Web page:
NEW YORK—Former World Video Boxing Association heavyweight King Hippo opened a new boxing gym this month, saying he hopes to provide a healthy outlet for troubled 8-bit teens and keep poorly rendered youths off the pixilated streets.

“Most of these kids come from extremely low-res backgrounds, so our boxing programming offers a safe, positive 2-D environment,” said Hippo, adding that competing in the ring significantly improves discipline, mental focus, emotional management, and the ability to power up. “My mission is to ensure they don’t end up in some dark pixelated alley throwing boxes at thugs or striking a boss with a whip found on the pavement.”

“Sadly, the majority of 8-bit teens never finish school or advance to the next level, and they end up wasting their extra lives,” Hippo continued. “It truly breaks your heart meter.”

Lamenting that the youths he’s met do not have the NES Advantages commonly found in more affluent areas, Hippo said he believes that at the very least boxing gives guidance to teens from neighborhoods decimated by terrible graphics.

The 25-year-old retired pugilist confirmed that his ultimate goal is to help outside the ring by preventing digital adolescents from becoming involved with alcohol, drugs, and gangs on large conveyor belts in abandoned factories.

Hippo said he has enlisted Doc Louis, the trainer of 500-million-time WVBA champion Little Mac, to help at the gym by teaching the 8-bit juveniles about the basics of throwing a star punch, recognizing fighting patterns, and improving finger speed.

Louis, who reportedly derived his aerobic training plan from a 3-D world running regimen that has helped many youths in Solar System #517 to lose weight and overcome obstacles, said that at-risk 8-bit teens see almost immediate health benefits, including stamina boosts.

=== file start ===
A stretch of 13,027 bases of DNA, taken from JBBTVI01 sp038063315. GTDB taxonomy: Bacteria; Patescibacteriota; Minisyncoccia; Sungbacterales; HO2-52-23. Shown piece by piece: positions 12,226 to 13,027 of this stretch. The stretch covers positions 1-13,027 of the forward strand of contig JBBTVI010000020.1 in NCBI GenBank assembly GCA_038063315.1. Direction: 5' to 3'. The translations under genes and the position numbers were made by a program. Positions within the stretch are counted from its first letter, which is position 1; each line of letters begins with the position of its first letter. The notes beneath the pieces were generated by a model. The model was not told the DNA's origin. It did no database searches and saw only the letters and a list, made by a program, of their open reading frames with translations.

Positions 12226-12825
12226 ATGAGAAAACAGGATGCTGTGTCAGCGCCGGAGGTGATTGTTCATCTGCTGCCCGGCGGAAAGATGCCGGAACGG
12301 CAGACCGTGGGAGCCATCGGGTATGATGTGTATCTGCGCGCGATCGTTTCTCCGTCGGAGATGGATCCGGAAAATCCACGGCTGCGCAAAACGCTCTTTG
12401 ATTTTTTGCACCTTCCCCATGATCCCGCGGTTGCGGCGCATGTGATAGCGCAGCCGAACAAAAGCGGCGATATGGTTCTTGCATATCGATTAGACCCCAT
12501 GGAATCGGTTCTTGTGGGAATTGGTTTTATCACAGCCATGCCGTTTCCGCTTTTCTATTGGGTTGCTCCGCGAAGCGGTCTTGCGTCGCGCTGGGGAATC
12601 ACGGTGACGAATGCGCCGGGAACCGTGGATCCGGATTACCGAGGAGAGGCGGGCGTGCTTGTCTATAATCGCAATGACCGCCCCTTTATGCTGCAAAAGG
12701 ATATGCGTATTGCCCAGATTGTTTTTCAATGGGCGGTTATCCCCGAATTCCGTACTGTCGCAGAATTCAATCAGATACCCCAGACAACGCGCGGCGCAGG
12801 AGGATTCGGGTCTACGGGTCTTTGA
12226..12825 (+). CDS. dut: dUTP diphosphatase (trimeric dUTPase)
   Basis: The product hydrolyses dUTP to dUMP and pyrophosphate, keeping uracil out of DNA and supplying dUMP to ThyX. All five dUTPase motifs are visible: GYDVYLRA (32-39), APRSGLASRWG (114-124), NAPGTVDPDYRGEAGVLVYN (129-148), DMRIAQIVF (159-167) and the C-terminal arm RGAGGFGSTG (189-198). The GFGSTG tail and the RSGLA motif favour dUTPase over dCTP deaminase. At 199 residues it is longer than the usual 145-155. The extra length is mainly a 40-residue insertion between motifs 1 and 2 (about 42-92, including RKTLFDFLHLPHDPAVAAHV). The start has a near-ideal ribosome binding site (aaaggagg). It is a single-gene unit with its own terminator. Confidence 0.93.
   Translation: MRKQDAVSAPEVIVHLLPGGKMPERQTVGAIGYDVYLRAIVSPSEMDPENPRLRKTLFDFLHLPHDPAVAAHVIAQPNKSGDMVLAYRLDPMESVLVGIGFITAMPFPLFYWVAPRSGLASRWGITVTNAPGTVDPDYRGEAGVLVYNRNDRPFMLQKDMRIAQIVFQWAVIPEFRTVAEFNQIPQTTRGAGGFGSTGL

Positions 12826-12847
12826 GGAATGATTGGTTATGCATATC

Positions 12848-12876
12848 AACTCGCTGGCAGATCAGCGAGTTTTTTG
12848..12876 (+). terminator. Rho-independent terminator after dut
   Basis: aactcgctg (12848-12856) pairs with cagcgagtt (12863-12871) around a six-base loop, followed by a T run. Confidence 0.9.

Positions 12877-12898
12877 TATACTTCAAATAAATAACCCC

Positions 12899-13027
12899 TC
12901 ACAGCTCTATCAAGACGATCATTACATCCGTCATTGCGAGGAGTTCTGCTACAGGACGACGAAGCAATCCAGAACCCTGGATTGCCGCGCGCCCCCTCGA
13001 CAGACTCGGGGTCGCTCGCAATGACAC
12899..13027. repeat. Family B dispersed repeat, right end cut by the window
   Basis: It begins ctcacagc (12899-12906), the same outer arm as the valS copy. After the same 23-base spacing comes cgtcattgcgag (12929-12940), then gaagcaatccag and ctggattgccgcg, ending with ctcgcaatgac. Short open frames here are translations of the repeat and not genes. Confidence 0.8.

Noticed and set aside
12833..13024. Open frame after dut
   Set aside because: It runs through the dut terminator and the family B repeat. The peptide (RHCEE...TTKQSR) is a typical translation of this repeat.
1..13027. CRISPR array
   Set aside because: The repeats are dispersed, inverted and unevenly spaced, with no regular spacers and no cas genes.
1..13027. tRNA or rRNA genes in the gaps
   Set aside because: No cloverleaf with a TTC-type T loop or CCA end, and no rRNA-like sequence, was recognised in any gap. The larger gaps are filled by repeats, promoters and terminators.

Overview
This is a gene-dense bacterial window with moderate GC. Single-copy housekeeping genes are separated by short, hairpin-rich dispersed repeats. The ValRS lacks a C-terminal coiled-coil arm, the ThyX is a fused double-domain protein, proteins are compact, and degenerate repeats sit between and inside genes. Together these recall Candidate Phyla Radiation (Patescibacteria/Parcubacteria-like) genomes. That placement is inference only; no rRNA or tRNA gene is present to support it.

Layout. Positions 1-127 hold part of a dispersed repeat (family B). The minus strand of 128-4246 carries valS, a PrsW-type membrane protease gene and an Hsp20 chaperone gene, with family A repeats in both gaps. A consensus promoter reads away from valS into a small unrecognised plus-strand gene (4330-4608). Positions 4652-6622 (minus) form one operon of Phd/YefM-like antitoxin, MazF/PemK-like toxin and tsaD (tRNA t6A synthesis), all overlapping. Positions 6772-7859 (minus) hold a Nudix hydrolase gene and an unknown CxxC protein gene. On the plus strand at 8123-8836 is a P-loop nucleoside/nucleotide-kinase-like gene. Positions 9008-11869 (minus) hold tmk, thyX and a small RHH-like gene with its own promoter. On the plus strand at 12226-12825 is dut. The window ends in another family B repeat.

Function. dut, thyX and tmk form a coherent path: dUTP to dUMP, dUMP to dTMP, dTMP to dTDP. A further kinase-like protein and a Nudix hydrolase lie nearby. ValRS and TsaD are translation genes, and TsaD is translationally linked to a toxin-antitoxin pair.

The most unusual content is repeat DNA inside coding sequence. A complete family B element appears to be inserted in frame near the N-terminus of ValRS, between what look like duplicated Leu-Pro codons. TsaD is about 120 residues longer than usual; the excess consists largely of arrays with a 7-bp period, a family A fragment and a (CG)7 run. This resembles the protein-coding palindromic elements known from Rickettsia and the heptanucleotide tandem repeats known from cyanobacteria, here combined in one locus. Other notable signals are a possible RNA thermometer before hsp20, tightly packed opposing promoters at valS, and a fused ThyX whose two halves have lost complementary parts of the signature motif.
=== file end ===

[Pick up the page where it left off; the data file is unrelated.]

“On the first day, the young people think they’re fairly tough,” Louis said. “But after a few rounds, most of them are so exhausted they turn pink and are too tired to throw a punch.”

“Just by boxing for a short period of time, these kids start making changes for the better, becoming more confident, healthier, and happier,” Louis added. “The big blocky smiles on their faces say it all.”

Both King Hippo and Doc Louis said they draw on their eclectic careers to share hints on increasing reaction time, causing extra damage, and alternating left and right punches to the face after an opponent misses with an uppercut.

“The 8-bit teens sparring at the gym are so eager learn,” Hippo said. “They understand the importance of patience, blocking attacks, and dodging. And they want to know everything about recognizing visual and audio clues so they can, for example, punch an adversary in the stomach right when a camera flash goes off in the crowd.”

“It’s amazing that some of them have already developed a signature move,” Hippo added.

Hippo confirmed that his most crucial job at the boxing gym is to provide a well-rendered role model for the low-res youth.

“Now, for the first time in their lives, they believe they can escape their single-pixel homes when they grow up,” Hippo said. “They can even dream big about one day becoming champion of the Another World Circuit.”

“It’s hard to fathom that a couple weeks ago the best they could imagine was becoming a Rad Racer and blasting loud square waves from the car stereo,” Hippo added.